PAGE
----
- Protecting Corporate Reorganization Through Bankruptcy Law, Gil Nogueira
- The casual relationship between screen time and well-being, Adam Alter
- How the #MeToo social movement changes investors' valuation and risk attitudes, Yanting Shi, April Klein, Mary Billings
- Measuring the Effect of Financial Flexibility on Investment: Evidence Weather and Insurers, Shan Ge
Protecting Corporate Reorganization Through Bankruptcy Law, Gil Nogueira
This paper investigates how reorganization-friendly laws affect key stakeholders of bankrupt firms in the long-run. Portugal added formal reorganization procedures to its bankruptcy code in 2012. I use access to this new law as an instrument for firm reorganization in bankruptcy and find that on average firm survival increases by 40% and worker and manager employment by 10% in five years. While creditors lose short-term access to funds, in five years, their default rate decreases by 25 percentage points. In the future, I aim to measure impacts on the network of suppliers, customers and competitors, and to make general welfare calculations.
The causal relationship between screen time and well-being, Adam Alter
This project aims to address a conspicuous absence in the scientific and business literature. Though dozens of thought leaders and academics have claimed that screen time harms well-being, there is currently no direct evidence to support this assertion. I aim to study the causal relationship between screen time and well-being, and plan to use CSB funds to support an initial pilot study. Since many of the globe’s largest companies thrive on capturing human attention, this research has important implications for the long-term sustainability of this so-called “attention economy” model of corporate success.'
How the #MeToo social movement changes investors’ valuation and risk attitudes, Yanting Shi, April Klein, Mary Billings
Prior research has struggled to document any potential incremental value that women bring to the board room of large U.S. companies. We propose the #MeToo movement has changed investors’ beliefs about the value of female representation on the board. We document an overall negative market reaction tracking the timeline of events associated with the #MeToo movement, beginning with the Harvey Weinstein exposé in October of 2017 in the New York Times. This finding suggests that investors price in the costs associated with potential revelations of misconduct by management. However, we find that the negative market response concentrates in companies lacking a female presence on the board. In contrast, companies with female representation do not experience negative stock returns and, in fact, their stock prices rose as #MeToo events unfolded.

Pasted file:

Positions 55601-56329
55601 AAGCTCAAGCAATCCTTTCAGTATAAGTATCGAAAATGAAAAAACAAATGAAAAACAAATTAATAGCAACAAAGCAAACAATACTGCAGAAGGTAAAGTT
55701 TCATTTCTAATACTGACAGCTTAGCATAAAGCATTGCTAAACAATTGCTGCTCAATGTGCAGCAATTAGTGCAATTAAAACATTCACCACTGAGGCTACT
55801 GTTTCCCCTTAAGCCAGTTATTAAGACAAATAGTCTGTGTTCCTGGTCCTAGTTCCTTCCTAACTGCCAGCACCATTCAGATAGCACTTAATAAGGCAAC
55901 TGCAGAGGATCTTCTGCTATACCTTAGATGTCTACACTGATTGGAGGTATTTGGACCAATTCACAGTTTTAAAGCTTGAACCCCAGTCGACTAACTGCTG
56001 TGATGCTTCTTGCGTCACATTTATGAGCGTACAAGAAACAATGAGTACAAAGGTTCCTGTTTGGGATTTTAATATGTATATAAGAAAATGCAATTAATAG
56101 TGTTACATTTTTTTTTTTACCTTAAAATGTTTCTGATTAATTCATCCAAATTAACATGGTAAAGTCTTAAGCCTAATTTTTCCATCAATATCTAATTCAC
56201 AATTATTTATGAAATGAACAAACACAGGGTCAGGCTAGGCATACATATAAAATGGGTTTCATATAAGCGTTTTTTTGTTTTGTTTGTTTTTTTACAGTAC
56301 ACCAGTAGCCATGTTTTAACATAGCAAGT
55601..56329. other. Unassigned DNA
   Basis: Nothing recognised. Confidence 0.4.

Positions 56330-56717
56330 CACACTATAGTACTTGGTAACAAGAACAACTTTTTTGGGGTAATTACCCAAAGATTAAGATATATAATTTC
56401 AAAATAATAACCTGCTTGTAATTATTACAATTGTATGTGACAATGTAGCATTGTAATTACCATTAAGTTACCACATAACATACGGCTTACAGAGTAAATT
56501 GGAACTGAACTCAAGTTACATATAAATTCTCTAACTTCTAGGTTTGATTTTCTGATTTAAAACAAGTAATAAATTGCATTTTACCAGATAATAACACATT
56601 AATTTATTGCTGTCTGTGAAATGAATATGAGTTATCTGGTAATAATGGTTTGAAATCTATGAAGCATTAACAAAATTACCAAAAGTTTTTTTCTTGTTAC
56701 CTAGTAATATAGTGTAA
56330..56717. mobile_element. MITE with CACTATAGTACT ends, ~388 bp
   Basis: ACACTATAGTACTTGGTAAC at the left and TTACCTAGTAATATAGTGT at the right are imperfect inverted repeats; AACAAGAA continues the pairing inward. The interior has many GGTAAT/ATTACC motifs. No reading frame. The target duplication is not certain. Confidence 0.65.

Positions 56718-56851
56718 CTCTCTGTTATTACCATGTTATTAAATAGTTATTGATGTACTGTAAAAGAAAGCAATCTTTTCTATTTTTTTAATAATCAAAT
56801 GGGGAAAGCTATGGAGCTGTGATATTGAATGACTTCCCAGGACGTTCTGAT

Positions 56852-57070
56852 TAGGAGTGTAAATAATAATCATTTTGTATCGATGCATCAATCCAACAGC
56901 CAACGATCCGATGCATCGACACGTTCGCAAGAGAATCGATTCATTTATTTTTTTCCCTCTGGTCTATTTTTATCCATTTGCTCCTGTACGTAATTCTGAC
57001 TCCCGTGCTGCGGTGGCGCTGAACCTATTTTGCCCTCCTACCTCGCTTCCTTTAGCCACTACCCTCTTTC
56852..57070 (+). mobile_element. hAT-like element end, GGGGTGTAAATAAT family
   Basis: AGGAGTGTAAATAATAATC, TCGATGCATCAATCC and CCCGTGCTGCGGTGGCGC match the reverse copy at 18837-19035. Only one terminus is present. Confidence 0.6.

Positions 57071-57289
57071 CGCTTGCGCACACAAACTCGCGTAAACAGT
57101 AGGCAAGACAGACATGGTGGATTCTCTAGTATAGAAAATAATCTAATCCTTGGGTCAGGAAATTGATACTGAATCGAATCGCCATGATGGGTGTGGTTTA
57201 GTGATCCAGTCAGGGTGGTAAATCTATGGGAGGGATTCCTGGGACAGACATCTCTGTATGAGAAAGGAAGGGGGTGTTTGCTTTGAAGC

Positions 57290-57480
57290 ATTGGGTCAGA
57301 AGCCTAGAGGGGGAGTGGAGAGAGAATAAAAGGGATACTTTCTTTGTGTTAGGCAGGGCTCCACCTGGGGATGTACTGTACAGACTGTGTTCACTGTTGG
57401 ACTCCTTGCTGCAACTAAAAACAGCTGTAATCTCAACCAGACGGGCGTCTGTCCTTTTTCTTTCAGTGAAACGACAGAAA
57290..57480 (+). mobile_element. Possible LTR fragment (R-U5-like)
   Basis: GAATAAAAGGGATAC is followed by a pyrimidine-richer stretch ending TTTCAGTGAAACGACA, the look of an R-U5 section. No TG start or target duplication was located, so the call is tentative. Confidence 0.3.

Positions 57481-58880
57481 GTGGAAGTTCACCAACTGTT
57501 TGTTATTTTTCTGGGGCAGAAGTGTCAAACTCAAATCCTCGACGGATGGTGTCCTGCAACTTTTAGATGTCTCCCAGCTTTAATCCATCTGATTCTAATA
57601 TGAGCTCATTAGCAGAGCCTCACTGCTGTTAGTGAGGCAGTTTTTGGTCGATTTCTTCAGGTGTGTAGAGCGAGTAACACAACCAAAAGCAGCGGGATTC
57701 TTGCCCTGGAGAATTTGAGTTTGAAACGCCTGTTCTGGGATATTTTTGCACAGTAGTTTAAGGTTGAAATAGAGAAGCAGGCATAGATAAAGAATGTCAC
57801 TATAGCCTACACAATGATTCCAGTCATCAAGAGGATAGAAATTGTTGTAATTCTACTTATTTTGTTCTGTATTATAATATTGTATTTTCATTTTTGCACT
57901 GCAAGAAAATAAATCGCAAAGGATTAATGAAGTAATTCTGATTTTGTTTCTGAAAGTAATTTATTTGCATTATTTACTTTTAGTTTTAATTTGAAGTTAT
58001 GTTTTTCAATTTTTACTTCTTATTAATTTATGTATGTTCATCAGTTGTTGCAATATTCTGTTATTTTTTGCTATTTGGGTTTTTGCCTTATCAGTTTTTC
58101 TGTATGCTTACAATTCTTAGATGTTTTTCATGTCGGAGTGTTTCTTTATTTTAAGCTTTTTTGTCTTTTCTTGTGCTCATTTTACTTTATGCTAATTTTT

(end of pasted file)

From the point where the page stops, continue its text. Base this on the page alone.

Measuring the Effect of Financial Flexibility on Investment: Evidence Weather and Insurers, Shan Ge
Insurance companies are important institutional investors, holding approximately $6.5 trillion of financial investments, including more than a quarter of U.S. corporate bonds. Weather events can severely affect the financial health of insurers. Global warming is causing more frequent and more severe weather events. Can weather events that change insurers’ financial conditions affect insurers’ portfolio decisions? In this study, we examine the effect of weather events on how insurers allocate their assets among different financial securities. We find that losses due to weather events lead insurers to become more conservative in their portfolio choices. Insurers in weaker financial positions take less risk in their portfolios and earn lower returns on their financial investments.